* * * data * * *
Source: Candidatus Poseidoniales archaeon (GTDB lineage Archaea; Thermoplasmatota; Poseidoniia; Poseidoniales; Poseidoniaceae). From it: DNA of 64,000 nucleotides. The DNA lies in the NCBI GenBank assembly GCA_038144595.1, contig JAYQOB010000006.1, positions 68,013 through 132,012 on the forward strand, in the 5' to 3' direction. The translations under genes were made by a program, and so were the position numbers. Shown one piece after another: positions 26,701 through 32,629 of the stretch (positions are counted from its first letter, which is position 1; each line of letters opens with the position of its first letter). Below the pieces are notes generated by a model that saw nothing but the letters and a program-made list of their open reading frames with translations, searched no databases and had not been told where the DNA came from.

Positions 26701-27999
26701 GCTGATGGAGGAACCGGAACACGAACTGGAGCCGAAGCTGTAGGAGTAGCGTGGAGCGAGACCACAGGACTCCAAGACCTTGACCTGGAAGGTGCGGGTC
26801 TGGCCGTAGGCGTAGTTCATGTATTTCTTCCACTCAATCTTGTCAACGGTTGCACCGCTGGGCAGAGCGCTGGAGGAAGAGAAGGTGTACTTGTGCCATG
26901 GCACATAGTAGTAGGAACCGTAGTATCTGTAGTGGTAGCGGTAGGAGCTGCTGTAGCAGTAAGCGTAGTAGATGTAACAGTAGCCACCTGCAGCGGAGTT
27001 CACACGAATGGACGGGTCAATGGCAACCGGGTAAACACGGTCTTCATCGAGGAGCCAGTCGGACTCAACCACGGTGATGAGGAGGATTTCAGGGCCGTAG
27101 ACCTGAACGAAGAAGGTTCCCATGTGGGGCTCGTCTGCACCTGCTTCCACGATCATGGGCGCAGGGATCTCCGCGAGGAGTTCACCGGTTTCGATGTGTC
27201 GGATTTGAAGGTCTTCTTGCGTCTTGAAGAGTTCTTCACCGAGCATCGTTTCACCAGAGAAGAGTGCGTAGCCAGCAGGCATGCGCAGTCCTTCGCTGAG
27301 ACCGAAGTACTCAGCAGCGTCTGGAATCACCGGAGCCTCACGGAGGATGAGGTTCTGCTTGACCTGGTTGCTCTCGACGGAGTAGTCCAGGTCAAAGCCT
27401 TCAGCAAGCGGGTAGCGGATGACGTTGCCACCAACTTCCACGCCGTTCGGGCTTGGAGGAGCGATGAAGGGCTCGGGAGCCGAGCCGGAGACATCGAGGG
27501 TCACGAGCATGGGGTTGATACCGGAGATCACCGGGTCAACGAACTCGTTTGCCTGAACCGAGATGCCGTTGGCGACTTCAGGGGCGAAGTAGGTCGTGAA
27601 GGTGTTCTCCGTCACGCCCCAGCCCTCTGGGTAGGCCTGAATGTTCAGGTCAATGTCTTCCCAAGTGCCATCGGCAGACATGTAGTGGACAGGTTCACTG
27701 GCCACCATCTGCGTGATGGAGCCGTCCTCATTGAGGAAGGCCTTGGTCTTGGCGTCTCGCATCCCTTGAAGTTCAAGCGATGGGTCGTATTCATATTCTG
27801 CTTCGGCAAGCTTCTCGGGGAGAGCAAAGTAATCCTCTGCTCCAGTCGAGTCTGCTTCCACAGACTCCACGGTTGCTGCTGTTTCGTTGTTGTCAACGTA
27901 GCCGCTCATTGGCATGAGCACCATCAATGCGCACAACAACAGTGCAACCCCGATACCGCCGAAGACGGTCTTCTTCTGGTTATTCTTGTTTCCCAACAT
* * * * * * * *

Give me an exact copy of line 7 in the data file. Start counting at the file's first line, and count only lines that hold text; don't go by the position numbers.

27101 ACCTGAACGAAGAAGGTTCCCATGTGGGGCTCGTCTGCACCTGCTTCCACGATCATGGGCGCAGGGATCTCCGCGAGGAGTTCACCGGTTTCGATGTGTC